Hey there every peoples!
What do you say we follow up my last post with something a little more positive, eh?
Paleontology is full of familiar faces. Dinosaurs have what I call the “Main Four”: Tyrannosaurus rex, Stegosaurus, Apatosaurus (formerly Brontosaurus), and Triceratops. I call them such because they are the four most recognized and well known dinosaurs to the world. And there are still a few very well known dinosaurs, like Allosaurus, Ankylosaurus, Velociraptor, and Brachiosaurus. Mammals have a few too, namely the woolly mammoth, the saber-tooth cat, and the cave bear. But to paleontologists there are many more animals with which they easily recognize and are very familiar with. One such animal is Gomphotherium.
Gomphotherium has been known to the paleontological community for over 170 years and has been found in Europe, Asia, and North America. It is perhaps the best known of the shovel-tuskers, an extinct but diverse group who added many branches to the proboscidean family tree (Proboscideans are elephants and their extinct relatives). Gomphotherium evolved in the proboscidean homeland of Africa and then spread throughout the world. It first entered North America 15 million years ago where it ranged from California and Oregon to Florida and Maryland.
Gomphotherium’s long lower jaw has puzzled scientists since the first one was found. What was it used for? How did a trunk fit over it? Originally it was thought that such jaws were used to dig up roots. Other interpretations said that the jaw was used to dredge water plants. Still some others think it was for stripping bark from trees. For all we know, it could have been all three. Modern elephants use their tusks for a variety of purposes. One population in Africa actually goes into underground caves and mines for salt, using their tusks as picks. The shovel-tusker jaw may have been a Swiss army knife, useful for a variety of purposes depending on the situation. And as for the trunk? That’s a little harder to pin down. Soft tissue is very rarely fossilized. But by looking at the bones of the skull we might be able to get an idea. Considering that this animal was a browser and likely doing all kinds of scooping type actions with its jaw, a long trunk is unlikely as it could have gotten in the way.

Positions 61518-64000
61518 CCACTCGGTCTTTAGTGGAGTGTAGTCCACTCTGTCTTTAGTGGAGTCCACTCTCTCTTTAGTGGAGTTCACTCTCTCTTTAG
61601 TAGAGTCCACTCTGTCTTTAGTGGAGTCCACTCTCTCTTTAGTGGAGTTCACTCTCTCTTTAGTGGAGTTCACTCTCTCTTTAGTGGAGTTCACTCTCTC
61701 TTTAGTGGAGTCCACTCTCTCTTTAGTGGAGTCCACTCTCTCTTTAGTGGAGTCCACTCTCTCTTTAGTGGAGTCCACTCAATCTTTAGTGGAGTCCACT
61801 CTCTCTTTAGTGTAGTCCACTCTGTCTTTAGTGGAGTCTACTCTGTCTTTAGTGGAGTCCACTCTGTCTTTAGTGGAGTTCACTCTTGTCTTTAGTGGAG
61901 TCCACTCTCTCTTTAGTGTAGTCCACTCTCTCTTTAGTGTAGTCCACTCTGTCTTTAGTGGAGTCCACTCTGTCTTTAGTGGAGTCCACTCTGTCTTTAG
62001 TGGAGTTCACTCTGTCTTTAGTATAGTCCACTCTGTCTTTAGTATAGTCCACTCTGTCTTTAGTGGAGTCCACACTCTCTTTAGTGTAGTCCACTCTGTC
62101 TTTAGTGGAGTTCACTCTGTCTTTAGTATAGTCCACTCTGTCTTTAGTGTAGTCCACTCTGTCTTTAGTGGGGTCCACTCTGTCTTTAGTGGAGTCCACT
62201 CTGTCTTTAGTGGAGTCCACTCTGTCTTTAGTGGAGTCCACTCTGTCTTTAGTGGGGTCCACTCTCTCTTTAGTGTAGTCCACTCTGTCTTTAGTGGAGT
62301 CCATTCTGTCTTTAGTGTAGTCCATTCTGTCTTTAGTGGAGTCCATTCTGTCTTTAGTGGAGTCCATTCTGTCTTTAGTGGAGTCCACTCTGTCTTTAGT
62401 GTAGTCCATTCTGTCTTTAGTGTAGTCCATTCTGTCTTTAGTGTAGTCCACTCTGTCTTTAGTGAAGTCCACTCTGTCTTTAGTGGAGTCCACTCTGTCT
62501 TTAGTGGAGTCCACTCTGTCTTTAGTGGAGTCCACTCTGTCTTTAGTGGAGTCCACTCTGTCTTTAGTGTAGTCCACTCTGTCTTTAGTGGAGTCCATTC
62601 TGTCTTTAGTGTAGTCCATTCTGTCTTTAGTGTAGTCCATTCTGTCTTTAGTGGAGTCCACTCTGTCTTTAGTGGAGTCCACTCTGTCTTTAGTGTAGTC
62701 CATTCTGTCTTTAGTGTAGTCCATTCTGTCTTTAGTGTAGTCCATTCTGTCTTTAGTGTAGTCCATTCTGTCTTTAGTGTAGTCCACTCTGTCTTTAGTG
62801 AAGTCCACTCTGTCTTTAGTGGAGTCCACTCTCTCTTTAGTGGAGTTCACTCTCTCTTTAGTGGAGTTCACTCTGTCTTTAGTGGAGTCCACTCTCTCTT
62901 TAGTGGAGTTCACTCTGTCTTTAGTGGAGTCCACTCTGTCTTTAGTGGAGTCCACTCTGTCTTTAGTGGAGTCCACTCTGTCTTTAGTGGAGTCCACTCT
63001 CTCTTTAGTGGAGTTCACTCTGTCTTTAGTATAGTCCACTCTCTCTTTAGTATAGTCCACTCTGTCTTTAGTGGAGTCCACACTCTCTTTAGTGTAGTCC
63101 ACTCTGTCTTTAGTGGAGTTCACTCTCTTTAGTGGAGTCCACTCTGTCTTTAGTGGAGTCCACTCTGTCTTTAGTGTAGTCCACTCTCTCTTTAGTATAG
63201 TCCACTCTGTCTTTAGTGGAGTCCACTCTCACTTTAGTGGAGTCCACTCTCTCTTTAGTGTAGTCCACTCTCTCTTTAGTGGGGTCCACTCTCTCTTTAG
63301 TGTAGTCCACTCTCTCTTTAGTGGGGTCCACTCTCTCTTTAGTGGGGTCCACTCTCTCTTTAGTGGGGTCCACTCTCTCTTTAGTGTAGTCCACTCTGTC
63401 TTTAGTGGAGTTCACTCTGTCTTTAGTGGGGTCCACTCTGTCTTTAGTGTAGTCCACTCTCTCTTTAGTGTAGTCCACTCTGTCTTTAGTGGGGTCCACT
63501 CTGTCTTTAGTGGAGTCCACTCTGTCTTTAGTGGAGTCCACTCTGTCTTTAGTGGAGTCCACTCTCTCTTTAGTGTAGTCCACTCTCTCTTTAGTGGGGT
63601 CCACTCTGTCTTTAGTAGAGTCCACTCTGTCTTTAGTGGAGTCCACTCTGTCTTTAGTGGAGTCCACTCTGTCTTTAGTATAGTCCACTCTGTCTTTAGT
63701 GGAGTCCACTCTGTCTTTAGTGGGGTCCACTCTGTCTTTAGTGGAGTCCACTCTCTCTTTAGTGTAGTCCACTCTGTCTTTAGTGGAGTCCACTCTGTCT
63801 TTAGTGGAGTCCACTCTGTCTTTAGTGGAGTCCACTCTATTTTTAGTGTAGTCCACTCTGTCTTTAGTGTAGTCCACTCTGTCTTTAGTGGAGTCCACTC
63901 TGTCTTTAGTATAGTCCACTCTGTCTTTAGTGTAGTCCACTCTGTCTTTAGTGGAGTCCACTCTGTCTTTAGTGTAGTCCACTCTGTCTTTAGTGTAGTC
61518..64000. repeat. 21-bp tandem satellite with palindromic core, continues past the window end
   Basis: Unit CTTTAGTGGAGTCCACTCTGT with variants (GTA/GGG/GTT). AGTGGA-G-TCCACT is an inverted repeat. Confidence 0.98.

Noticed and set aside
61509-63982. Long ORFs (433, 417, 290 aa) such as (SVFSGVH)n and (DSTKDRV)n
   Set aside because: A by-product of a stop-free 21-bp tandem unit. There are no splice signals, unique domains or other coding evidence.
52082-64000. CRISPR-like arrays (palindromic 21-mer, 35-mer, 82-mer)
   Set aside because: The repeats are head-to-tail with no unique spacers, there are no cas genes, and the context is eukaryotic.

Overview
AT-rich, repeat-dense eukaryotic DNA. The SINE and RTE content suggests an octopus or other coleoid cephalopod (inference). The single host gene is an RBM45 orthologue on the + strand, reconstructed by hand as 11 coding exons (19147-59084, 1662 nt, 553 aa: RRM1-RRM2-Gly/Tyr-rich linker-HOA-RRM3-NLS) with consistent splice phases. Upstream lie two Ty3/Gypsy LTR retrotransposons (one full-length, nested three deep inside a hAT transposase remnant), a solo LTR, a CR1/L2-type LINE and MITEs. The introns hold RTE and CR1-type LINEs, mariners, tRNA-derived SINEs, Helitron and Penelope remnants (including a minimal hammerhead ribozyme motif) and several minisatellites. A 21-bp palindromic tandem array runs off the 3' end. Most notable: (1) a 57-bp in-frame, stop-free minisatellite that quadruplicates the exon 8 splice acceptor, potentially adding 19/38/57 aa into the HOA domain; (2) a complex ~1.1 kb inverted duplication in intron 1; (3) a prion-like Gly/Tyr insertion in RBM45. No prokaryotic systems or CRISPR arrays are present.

And as luck would have it, this marvelous beast roamed the Central Coast. It is known from at least the middle Miocene Caliente formation, which is 14 to 12 million years old. According to a few entries in UCMP’s online collections database, a dentary (lower jaw), astragalus (ankle bone), and a partial humerous (upper armbone) are know from the Caliente. I don’t know if there are more specimens from this formation or others, but the few above are good enough for me. As with many Central Coast fossils, they are hidden away in UCMP’s vast collections. I would love to be able to secure them for our museum so that they may help tell the story of the Central Coast, but Berkeley is one of the most prestigious universities in the world. Why would they let go (even if it’s a simple loan) some of their legendary collections for a little guy like me? I had written a few letters to them in years past about some ice age fossils on behalf of a couple local museums. They never wrote back. Besides, you don’t get to brag that you have the largest fossil collection of any university in the world by loaning or selling or donating any of your specimens.
Sorry for the tangent. There are some complex feelings stirring there. But I hope I have illuminated a little more of the blogosphere by talking about another home of one of the most familiar faces in paleontology. Gomphotherium, I salute thee!
Till next time!